A Texas firefly, commonly referred to as a "lightning bug" by the locals, lofted his way across a field of flowers late one evening. Like hundreds of other lightning bugs, this little guy's tail was flickering on and off, punching occasional holes in the darkness.
The tiny Texan with the glowing tail was suddenly carried away by an enormous gust of wind made by the engines of an airplane lifting off from a nearby airport. The gust blew the tiny firefly into the cargo area of an airplane that was being boarded by travelers to Siberia! But he didn't know that.
Before the little lighted Texan could disembark, the cargo doors closed and the engines started. The little lighted insect lit on a suitcase and waited for the doors to open again. He waited and waited and waited. He slept. He explored. He slept again. Finally, the engine noise stopped and the cargo doors opened.
With less than a two-inch opening, the excited lightning bug flew out of the airplane, ready to shout, "I'm freeeeeee!" But as soon as he hit the outside air, his shout changed to, "I'm freeeeeezinggggggggg!"
He flew this way and that way, looking for a warm place. His sensors picked up on warmth coming from a nearby truck. The firefly flew into the truck just before the door closed. The truck was warm and the firefly was scared.
By the time the truck stopped, it was dark outside. The door of the truck opened and the firefly flew out into the darkness, instinctively using his tail in hopes of signaling fellow fireflies as a call for help.
It was terribly dark and bitterly cold. Even though it was springtime in Siberia, his little body was shivering against the cold. The little lightning bug kept flashing his tail as he flew about aimlessly in the dark. A high-pitched bug voice cried out from a bush, "Look at that! That strange looking bug has a tail light!"
Suddenly the Texas lightning bug was surrounded by big-headed bugs with large eyes and small bodies. He had never seen anything like it. They had never seen anything like him. They were completely enamored with his bright backside.
The Siberian big-headed bugs were enthralled by his light. He told them he was cold so they gave him a warm leaf to wrap himself in. He told them that he was a firefly. They had never heard of such a thing. No one in Siberia had ever seen a firefly.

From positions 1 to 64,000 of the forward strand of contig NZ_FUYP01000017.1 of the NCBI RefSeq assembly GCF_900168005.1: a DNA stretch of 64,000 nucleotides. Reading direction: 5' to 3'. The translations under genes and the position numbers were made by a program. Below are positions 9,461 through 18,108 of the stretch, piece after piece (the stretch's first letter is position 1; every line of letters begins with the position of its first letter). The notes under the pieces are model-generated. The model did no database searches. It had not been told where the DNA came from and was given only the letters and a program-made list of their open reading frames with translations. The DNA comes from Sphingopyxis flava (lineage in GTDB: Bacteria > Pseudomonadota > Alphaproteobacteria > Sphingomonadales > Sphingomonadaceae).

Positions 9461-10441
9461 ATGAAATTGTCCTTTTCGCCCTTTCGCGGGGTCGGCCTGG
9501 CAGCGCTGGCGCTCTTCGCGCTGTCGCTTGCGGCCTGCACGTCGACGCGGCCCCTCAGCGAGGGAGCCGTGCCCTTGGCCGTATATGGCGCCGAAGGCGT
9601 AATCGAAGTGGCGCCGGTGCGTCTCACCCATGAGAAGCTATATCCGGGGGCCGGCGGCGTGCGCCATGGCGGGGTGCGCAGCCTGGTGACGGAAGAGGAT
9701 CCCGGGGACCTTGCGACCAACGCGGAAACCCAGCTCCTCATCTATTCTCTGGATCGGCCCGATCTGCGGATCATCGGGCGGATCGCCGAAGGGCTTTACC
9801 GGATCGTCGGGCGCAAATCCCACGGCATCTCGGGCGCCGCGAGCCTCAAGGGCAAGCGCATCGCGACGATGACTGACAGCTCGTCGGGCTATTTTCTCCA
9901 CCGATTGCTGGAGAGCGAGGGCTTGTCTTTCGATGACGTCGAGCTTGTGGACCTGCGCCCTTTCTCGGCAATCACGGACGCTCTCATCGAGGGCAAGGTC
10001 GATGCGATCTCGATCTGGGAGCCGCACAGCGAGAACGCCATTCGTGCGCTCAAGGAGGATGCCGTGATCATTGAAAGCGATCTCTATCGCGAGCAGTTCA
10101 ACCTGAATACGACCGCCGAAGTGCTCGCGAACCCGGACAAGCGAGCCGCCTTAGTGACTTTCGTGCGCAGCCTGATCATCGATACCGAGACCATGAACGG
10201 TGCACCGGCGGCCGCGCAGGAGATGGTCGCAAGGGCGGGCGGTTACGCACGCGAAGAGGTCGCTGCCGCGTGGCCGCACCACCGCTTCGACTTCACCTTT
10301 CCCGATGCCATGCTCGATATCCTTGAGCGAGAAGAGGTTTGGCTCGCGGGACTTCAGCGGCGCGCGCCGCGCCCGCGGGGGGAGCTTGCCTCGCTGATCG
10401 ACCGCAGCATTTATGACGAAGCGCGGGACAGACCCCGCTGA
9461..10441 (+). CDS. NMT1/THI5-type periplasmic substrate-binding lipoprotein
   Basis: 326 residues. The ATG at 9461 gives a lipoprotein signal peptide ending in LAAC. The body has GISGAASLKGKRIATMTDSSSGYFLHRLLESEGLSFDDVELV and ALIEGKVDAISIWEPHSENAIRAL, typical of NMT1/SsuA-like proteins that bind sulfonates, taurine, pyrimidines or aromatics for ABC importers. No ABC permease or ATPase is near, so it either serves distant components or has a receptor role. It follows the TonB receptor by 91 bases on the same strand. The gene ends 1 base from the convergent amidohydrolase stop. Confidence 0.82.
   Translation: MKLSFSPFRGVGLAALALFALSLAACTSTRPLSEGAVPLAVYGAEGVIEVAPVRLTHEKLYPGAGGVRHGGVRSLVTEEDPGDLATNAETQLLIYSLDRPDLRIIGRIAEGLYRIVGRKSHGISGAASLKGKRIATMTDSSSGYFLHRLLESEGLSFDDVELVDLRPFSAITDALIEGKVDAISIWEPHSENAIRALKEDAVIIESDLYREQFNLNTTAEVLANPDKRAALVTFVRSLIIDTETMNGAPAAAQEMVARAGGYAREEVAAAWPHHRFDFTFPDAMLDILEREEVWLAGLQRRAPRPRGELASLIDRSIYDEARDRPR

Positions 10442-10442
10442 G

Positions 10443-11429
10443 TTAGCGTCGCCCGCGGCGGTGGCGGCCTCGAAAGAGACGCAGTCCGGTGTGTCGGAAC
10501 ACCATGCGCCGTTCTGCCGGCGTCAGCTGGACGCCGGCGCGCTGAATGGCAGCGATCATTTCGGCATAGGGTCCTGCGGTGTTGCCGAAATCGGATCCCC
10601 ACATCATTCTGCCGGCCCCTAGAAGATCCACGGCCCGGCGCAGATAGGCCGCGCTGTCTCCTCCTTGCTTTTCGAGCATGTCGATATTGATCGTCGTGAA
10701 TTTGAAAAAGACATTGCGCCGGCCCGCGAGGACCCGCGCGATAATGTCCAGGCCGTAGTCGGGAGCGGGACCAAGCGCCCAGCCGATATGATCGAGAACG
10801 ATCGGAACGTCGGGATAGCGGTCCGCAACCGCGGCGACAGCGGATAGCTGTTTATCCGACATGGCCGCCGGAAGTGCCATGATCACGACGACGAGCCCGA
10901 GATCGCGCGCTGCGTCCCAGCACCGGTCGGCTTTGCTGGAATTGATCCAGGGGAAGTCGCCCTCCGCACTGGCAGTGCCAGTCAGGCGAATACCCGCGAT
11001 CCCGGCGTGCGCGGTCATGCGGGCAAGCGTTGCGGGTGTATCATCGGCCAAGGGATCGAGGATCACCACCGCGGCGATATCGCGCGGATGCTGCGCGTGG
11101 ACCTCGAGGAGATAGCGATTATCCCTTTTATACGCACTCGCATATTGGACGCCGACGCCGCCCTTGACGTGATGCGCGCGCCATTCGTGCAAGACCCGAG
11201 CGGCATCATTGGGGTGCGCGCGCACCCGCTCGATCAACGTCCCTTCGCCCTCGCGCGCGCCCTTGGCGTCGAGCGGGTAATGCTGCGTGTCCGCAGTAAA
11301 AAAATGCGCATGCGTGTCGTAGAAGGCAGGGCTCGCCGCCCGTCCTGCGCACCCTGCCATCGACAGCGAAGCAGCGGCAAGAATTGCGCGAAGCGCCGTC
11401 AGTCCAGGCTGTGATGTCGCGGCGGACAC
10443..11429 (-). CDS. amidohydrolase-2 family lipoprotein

However, the ancient prophecies passed down from generation to generation of the big-headed Siberian bugs spoke of a bug who would one day bring light to the villages of the big-heads. It was obvious to the Texas firefly that they believed HE was the fulfillment of that prophecy.
He tried to tell them he was just a regular bug and there were millions more just like him back in the United States, but they never really listened to him. They were too busy celebrating their new celebrity. The lightning bug was adored, worshipped, and villified throughout the big-headed bug kingdom.
Everyone wanted to get close to the firefly. Everyone cheered the firefly. Everyone brought him gifts and treated him like a king. He was even given his own private and cozy bed chambers. The little lightning bug never felt bigger. He thought for the first time that he was truly loved and appreciated.
One of the chief big-headed bugs grew a bit jealous of the new guy. One day, he waited until the lightning bug celebrity was asleep and snuck into his private chambers. The big-wig big-headed bug touched the tail of the sleeping firefly and discovered that flecks of the flourescent light rubbed off onto his own tentacles.
He emerged from the chambers of the firefly glowing from tentacle to tentacle. Soon, every big-headed bug wanted to touch the firefly. The noise awakened the lightning bug and he stepped outside to see what was happening.
A mob of big-headed bugs moved toward him. What started as affectionate, tender touching of the lightning bug's light turned to mauling. Everyone grew greedy for a piece of the light.
When the frenzy was finished, the firefly was unconscious on the ground. He was bleeding. His wings were spread straight. Almost unnoticeable was a tiny stick underneath the fallen firefly that stretched from the tip of one wing to the tip of the other. A second stick intersected the first, starting under the stunned firefly's head and poking out from under his tail. Only a flicker of light remained in his tail. As the other bugs watched, the firefly died and the tiny remaining light in his tail dimmed to darkness.
The big-headed bugs never really wanted to get to know the firefly. Nor did they ever want to know and understand the truth of his light. They only wanted to feel the light.
I wonder how many people really only want to feel Christ or rub up against His light rather than know Christ and be changed by His light and His love.
Hoping to Enlighten You,